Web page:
Nick Carraway, the narrator of F. Scott Fitzgerald's The Great Gatsby, uses his descriptions of Tom Buchanan to reveal his opinions of Tom's personality and status. Nick's tone and word choice imply that Nick feels a combination of envy, resentment, and fear when it comes to dealing with Tom Buchanan.
Nick employs a slightly snarky, rude tone when he describes Tom Buchanan, which exposes his jealousy of Tom's wealth and the seeming ease that characterizes Tom's way of being in the world. By describing Tom as a type who peaks at an early age, Nick demonstrates that he, on some level, would have liked to have experienced such "excellence" himself.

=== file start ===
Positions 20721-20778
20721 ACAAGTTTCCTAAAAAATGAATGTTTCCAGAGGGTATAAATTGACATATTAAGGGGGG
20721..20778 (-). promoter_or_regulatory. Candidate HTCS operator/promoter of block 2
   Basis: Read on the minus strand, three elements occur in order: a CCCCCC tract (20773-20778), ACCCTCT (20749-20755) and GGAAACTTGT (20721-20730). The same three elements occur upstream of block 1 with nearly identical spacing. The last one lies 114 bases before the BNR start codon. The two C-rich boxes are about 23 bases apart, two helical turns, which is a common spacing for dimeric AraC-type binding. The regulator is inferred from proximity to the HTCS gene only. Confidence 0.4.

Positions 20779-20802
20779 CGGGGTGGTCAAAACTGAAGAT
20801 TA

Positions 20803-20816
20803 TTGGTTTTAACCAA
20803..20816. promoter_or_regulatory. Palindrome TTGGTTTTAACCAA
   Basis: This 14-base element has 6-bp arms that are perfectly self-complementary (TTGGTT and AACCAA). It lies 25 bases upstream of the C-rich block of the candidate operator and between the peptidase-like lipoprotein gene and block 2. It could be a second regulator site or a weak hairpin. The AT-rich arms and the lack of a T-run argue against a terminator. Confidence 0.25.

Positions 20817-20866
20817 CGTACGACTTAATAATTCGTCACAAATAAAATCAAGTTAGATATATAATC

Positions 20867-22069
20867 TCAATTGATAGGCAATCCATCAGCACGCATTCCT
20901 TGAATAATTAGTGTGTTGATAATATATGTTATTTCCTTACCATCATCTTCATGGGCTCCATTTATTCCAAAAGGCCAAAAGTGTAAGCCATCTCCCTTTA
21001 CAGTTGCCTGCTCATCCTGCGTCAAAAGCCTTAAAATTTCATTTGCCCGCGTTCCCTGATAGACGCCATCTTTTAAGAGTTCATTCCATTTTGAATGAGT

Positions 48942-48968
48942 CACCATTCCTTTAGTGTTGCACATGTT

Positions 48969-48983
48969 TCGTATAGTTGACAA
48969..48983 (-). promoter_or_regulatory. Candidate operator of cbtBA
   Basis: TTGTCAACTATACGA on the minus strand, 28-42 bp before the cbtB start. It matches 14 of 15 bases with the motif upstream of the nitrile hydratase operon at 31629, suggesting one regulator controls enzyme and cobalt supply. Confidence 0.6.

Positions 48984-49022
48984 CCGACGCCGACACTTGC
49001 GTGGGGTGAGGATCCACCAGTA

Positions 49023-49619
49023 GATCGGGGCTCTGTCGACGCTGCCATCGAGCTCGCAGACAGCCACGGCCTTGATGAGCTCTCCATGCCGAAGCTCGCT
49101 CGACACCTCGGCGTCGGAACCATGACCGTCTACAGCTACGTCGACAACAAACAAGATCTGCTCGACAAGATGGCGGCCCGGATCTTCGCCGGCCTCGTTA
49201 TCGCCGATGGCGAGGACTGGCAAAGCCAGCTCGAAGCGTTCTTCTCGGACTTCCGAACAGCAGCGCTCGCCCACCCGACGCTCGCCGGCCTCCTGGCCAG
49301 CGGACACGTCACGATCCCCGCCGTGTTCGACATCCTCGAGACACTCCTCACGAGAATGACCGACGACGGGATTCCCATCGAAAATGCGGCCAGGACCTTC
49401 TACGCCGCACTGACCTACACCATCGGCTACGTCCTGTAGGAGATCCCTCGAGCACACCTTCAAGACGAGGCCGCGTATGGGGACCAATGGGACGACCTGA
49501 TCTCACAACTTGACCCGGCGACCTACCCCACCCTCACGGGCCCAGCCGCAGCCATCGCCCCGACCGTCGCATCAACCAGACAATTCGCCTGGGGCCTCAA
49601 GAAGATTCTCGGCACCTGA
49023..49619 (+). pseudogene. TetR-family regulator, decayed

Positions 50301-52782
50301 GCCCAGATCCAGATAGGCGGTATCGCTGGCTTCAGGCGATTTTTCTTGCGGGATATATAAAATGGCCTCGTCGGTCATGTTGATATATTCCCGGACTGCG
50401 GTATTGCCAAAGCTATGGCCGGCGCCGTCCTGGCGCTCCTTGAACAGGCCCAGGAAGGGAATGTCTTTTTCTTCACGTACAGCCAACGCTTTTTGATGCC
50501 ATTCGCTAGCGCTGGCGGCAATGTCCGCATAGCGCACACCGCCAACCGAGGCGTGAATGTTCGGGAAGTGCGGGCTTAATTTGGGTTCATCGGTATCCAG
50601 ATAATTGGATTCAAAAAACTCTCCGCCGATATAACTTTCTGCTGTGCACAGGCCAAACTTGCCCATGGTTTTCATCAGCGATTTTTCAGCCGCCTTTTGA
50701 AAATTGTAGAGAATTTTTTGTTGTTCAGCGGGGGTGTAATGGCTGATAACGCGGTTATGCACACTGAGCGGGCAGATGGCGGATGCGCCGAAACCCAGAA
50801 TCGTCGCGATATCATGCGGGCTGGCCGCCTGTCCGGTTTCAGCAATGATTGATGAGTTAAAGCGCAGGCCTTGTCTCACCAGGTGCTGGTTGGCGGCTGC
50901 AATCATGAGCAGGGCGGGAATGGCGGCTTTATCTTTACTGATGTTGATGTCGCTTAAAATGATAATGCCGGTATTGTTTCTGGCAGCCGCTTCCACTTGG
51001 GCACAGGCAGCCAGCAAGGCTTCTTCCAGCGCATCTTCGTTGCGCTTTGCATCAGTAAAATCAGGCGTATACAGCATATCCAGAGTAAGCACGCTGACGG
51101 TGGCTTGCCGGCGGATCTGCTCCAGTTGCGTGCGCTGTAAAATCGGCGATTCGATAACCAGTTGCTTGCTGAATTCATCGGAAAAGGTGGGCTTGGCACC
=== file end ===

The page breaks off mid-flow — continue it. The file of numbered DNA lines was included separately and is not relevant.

Nick also describes Tom as "Tom Buchanan of Chicago," a title that suggests Tom is a man of importance and social reputation. Chicago is a large city, so if Tom is actually recognizable to others who know the city, then it must be true that Tom enjoys a measure of privilege thanks to his family name. Nick comes from no particular family background....
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